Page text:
Zoo News

May 02, 2018

Birds from Down Under

Construction is underway and this Memorial Day Weekend the Buffalo Zoo will open its newest exhibit, Boomerang Island. This temporary interactive exhibit is only here for the summer and will feature more than 300 birds native to the Australian Outback.

Boomerang Island is more than just an exhibit.  It is a guest experience that will give you as well as all of our members and visitors the chance to get up close and personal with budgies, cockatiels, Princess of Wales parrots, superb parrots and kookaburras.  We can’t wait for you to visit! We know you’ll be captivated as you walk through this 1,200-square-foot aviary full of friendly, colorful, free-flying birds. For just $2 you’ll receive a small food stick to help us feed our flock of feathered friends.  To get their fair share of food, you’ll find the birds gently perching on your arm to eat right from your hand.

After having fun in the exhibit, we hope you will walk away with a greater appreciation for and knowledge about these birds and birds throughout the world. While these critters may seem like the perfect pet for you, we want to emphasize that owning exotic birds like these is a tremendous commitment that takes experience, patience, and plenty of time. Boomerang Island is the perfect place for everyone to experience these wonderful birds without the immense responsibility it takes to own one.

We also hope to educate our guest about the important role birds play in our world. Birds are everywhere and provide one of the most exciting ways to connect with the natural world. They also keep our ecosystem in balance: they help pollinate plants, disperse seeds, scavenge carcasses and recycle nutrients back into the earth.

Find out more about each of the fascinating birds that will be featured in Boomerang Island:


The Budgerigar or Budgie

The budgerigar is a small, long-tailed, seed-eating parrot that is found in the wild throughout Australia. Budgerigars are usually green and yellow with black markings on the back of their neck, back and wings, but have been bred through the years to produce blues, whites, yellows, greys and even with small crests. “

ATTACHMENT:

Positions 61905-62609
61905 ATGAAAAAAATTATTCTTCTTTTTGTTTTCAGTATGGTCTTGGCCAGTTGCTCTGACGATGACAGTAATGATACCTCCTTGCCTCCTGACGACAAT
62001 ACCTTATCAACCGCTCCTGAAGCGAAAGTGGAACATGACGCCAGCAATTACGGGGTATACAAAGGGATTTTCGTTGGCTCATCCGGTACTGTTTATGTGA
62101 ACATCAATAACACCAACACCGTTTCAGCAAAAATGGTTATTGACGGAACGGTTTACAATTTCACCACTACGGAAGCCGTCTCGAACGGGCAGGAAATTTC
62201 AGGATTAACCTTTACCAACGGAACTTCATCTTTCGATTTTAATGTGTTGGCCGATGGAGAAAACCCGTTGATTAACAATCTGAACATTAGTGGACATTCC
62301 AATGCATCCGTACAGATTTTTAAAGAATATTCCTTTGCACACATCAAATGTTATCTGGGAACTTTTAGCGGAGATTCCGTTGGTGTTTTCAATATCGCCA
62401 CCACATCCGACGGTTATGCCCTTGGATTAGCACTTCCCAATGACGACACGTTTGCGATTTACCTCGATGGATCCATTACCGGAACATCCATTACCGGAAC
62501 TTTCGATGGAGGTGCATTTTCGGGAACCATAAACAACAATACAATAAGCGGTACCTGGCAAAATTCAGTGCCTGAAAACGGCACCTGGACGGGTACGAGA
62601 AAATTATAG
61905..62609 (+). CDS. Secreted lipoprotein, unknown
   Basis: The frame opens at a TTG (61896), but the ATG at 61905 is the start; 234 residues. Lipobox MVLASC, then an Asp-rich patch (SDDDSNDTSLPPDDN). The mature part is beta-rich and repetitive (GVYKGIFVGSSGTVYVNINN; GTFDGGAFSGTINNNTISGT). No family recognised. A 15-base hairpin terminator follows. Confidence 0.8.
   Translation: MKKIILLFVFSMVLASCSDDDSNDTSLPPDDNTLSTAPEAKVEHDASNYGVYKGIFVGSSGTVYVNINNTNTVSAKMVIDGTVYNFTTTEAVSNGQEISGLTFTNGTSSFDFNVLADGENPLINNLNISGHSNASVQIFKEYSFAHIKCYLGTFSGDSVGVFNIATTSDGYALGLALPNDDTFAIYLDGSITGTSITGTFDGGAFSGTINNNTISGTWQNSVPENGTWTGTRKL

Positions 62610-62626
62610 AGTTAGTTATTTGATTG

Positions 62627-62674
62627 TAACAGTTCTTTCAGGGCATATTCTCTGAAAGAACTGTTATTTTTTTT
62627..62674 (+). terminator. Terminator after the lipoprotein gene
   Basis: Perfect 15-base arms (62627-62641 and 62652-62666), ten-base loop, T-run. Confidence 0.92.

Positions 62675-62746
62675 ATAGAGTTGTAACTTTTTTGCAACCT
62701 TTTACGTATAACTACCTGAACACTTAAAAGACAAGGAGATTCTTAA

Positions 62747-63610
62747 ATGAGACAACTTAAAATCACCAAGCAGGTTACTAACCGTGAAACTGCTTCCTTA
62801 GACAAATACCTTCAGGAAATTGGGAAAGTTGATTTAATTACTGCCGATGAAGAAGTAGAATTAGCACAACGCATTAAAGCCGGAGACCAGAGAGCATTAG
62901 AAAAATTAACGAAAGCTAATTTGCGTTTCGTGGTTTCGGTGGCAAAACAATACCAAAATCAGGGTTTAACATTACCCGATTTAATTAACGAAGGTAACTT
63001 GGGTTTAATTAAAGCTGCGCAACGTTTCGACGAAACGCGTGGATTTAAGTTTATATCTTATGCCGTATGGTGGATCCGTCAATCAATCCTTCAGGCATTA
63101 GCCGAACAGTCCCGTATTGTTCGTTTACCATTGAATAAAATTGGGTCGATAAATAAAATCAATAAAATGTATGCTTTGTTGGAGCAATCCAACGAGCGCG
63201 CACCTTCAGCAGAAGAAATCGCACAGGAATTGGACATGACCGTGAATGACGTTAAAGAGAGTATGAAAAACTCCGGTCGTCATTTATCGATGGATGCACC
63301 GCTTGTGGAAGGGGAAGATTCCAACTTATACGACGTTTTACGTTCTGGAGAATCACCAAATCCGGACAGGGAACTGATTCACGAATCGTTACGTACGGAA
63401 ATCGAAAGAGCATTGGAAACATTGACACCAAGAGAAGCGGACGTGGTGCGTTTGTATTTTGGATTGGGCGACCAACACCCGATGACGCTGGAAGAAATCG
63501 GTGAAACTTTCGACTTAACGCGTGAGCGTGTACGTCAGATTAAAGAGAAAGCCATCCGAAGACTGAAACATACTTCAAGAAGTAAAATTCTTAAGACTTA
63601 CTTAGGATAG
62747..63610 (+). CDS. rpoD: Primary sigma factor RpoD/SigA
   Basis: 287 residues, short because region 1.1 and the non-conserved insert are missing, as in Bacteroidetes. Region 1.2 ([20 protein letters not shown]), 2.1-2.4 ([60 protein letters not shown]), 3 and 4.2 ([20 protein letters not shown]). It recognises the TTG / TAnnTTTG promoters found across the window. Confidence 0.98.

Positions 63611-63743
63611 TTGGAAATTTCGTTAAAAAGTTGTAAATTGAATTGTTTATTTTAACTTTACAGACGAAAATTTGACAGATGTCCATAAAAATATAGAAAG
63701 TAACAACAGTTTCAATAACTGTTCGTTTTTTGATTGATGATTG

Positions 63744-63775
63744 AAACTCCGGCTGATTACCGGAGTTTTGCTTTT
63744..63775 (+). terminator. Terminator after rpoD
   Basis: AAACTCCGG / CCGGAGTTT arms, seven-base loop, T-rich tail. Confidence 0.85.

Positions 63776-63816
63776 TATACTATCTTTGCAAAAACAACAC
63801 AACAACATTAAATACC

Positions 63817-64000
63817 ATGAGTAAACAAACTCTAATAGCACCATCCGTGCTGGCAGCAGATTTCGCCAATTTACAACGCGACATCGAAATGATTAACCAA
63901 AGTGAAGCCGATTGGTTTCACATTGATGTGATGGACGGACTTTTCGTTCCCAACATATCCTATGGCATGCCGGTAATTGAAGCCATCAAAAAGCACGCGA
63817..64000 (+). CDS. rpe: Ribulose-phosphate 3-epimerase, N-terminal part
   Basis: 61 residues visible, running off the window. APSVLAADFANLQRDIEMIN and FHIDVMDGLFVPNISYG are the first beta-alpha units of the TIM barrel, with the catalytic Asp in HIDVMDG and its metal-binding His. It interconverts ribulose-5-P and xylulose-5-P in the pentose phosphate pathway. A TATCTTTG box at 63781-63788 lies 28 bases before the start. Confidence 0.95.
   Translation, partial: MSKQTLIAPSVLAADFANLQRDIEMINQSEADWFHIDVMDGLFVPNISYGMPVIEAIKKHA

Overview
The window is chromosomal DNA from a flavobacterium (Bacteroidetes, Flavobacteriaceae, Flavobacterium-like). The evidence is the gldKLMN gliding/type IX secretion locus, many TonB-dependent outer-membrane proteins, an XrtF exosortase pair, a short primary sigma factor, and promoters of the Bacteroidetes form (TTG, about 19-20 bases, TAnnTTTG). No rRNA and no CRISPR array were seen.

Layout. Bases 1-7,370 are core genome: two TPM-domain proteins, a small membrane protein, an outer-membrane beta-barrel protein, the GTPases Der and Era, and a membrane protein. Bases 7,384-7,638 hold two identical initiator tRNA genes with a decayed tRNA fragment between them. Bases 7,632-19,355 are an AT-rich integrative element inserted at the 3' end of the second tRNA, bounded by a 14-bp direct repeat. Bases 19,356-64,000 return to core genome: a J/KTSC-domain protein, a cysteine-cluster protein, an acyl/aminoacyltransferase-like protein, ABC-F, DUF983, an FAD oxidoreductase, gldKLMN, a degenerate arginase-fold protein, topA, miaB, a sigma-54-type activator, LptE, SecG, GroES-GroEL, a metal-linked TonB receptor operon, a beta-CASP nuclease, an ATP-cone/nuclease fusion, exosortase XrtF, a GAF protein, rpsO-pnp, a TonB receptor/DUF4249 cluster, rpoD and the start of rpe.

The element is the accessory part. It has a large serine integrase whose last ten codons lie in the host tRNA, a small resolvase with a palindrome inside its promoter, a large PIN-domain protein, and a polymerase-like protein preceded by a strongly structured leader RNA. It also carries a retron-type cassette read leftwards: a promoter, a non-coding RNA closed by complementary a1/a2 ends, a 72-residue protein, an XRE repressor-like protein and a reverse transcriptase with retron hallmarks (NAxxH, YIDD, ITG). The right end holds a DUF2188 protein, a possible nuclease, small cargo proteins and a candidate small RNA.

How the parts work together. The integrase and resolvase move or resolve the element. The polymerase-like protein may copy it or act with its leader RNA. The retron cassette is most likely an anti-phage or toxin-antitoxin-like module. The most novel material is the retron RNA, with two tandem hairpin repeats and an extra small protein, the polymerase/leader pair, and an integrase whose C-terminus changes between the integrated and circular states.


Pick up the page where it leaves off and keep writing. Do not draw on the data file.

Cockatiels are native to Australia and are found largely in dry habitats. The head crest of a cockatiel will lay in a relaxed state when they feel comfortable but will stand up tall when the cockatiel is startled or excited.  It will lay flat and close to the head when the animal is angry or defensive. Cockatiels are relatively vocal birds with the calls of the male being more varied than that of the female.

Princess of Wales Parrots

This colorful parrot is widely distributed across central Australia but tends to live towards scrubland and arid woodlands. It is a medium to large parrot that is about 16 inches tall with a long tail. It is mostly pastel-olive green in color with green patches on the shoulder. It has a lilac forehead and rump, and a pink throat. The eyes are orange, and the beak is a coral color. Females and young birds tend to have a paler coloration with a shorter tail.

Superb Parrots

Native to south-eastern Australia, the superb parrot is a medium-sized, bright green parrot that has long tail feathers, a yellow-green neck, and yellow-orange irises. It is pretty easy to tell males and females apart.  The adult male has a scarlet band on its upper chest and a bright yellow face and throat. The adult female has a pale blue-green face, greyish-green throat, and orange thighs.



Found throughout Australia, they are the largest of the kingfishers. Their heads and bellies are white; they have brown wings, brown backs, and dark brown eye-stripes. Their short, round bodies grow to 18 inches long. They have short and stocky legs. The females are larger than the males. Their loud call gives them their nickname of the “bushman’s alarm clock.”

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